What Books Did Sadhguru Read as a Kid?
Childhood, Lost at Sea
One of the first books I read, I think in third standard, was 20,000 Leagues Under the Sea by Jules Verne. He exaggerated everything. He imagined such a big octopus which would come and attack their submarine. There is no such octopus in the world. It freaked my imagination. I wanted to go to the sea and see these octopuses and whatever else. I think for almost six to eight months these octopuses crawled through my brains. The next big book that grabbed my imagination was Gulliver’s Travels. When you are seven or eight, you are a Lilliput in the world – everybody is taller than you. I could think like them and feel like them, but they always thought I am a Lilliput. So I wanted to go to that island and meet those really little people.
These sea-going books somehow fascinated me, like Robinson Crusoe. When we were in ninth standard, my friends and I wanted to build a boat and sail away to Tahiti. We even studied the ocean currents – how to go and which season to take off. But we never went. In high school, one book I read was Jonathan Livingston Seagull by Richard Bach. I also read his Illusions many times. Moby-Dick by Herman Melville was about a whale, again the sea.
There are some books which could change the very way you think and feel about life. For many people, books have been a turning point. I have read almost all the books of Tolstoy, although I never completed Anna Karenina; it was going on endlessly. Well, way back, I read Dostoevsky, Camus and Kafka. I was so impressed by their intellect, but at one point, I suddenly saw that though these people were brilliant, there was a psychological factor which is unnecessary – a certain morbidity about everything and celebrating suffering in so many ways.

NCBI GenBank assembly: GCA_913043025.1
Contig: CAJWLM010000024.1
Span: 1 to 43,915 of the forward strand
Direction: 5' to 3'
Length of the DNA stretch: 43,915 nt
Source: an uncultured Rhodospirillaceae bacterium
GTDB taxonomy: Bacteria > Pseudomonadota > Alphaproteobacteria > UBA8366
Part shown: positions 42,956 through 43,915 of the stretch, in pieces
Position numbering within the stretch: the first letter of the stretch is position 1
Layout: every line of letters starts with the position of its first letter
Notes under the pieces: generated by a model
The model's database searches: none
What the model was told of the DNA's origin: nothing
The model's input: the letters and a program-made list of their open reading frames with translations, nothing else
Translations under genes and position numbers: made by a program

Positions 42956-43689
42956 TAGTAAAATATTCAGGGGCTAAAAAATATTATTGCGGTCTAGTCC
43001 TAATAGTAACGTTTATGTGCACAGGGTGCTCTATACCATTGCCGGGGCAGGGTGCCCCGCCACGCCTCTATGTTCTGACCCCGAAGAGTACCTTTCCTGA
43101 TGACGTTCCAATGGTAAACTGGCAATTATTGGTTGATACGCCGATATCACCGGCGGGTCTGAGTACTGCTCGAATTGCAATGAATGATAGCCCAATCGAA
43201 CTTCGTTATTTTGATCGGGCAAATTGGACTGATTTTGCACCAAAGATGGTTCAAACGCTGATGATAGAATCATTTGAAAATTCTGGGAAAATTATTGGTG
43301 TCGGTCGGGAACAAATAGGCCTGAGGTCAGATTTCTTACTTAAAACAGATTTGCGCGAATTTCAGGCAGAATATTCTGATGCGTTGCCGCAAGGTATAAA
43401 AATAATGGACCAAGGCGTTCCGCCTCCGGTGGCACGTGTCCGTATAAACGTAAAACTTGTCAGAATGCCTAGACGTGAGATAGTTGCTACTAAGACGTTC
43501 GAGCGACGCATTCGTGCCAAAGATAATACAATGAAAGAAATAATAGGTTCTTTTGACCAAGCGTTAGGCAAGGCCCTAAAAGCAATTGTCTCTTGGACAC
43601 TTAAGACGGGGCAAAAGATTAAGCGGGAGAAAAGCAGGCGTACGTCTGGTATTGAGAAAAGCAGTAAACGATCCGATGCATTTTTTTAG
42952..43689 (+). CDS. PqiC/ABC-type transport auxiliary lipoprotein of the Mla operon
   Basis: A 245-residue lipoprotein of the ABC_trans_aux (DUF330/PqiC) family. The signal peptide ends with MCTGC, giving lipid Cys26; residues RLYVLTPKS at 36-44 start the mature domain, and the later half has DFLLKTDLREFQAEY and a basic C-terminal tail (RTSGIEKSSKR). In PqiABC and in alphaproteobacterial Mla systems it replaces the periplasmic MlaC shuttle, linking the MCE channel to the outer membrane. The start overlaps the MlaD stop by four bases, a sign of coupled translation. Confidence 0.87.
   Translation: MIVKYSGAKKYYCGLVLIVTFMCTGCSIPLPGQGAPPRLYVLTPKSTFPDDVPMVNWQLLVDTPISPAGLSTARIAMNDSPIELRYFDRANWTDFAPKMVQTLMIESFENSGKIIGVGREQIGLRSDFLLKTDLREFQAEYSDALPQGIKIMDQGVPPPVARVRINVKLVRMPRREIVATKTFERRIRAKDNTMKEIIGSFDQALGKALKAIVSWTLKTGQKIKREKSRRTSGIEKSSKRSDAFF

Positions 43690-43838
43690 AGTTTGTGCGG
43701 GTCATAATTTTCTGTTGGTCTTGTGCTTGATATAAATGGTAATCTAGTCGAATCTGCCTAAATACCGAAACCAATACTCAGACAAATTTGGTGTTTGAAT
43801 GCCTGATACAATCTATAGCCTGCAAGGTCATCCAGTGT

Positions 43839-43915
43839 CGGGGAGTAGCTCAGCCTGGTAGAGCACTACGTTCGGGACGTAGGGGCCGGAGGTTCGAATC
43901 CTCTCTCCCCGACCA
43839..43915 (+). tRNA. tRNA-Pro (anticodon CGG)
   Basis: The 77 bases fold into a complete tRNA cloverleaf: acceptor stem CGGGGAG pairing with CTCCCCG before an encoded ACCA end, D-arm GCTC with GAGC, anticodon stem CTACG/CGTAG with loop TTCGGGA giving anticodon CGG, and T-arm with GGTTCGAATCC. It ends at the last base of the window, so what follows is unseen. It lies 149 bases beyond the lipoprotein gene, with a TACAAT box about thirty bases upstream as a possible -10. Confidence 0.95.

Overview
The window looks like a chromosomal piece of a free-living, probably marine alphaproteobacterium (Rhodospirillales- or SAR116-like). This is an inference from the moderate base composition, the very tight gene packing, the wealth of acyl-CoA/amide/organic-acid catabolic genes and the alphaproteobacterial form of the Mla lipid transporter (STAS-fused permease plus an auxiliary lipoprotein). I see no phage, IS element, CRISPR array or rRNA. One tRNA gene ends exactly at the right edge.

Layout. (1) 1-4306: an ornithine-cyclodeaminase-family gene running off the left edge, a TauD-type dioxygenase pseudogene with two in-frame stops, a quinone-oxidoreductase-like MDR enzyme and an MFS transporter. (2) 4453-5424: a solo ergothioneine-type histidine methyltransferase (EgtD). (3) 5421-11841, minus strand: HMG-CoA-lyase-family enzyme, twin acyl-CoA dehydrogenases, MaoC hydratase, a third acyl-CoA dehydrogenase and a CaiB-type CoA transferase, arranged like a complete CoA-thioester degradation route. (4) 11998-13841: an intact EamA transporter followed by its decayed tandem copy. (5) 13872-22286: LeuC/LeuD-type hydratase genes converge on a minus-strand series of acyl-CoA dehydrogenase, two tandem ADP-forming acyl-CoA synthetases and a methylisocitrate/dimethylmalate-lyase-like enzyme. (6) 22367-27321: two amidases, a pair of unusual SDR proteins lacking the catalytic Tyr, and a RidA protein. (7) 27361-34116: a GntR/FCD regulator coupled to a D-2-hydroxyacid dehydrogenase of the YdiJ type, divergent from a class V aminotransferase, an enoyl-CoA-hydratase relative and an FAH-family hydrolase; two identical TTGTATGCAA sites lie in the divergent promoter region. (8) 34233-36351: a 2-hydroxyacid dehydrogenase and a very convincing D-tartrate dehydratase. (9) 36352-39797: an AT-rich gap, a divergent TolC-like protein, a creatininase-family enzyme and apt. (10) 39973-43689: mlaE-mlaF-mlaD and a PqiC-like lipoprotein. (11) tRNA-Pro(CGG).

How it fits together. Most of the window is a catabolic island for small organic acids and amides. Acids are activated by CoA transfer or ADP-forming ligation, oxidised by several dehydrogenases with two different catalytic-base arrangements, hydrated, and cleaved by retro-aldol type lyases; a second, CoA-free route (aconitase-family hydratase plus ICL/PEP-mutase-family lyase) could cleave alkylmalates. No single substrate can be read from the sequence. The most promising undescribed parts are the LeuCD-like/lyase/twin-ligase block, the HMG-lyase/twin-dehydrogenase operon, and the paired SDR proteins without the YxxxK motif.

In those days there was something called as “Nava Karnataka” book stalls. They were selling mainly Russian books. You could get big literature books like Leo Tolstoy’s War and Peace for two rupees and engineering books for one or two rupees – all hard-bound books. I bought a bunch of Russian civil engineering books. I bought books about water treatment plants, sat down on my farm and pored through this day and night. I spent two to three months on it. After reading, I wanted to have a go at construction. I went for a certain industry which required a water treatment plant and asked for the tender. The owner looked at this and said, “You are funny. You are not going to do this. No way can you do it. The nearest tender is thirty-two lakhs and you are saying one-point-seven-six lakhs. How will you do it?”
I said, “Give me one more day.” I went back and again pored through the books. I returned and said, “‘I will do it.”
Then he said, “You have ninety days. You must finish this and it must work. If it doesn’t work, at your own cost you must remove it, clean the site and go, and I will not give you a rupee in advance.”
I completed this in a little over seventy days with a cost of ninety plus thousand rupees. In one shot I made eighty thousand rupees just like that. Like this my enterprise started and we grew into a major construction company. We were going very big, but then I got enlightened. So I gave up!
Editor’s Note: The New York Times Bestseller book, “Inner Engineering: A Yogi’s Guide to Joy,” by Sadhguru is a guide to self-empowerment that relies on the teaching and principles of classical yoga to help readers create an enduring foundation for inner stability and peace. Order your copy now on Amazon.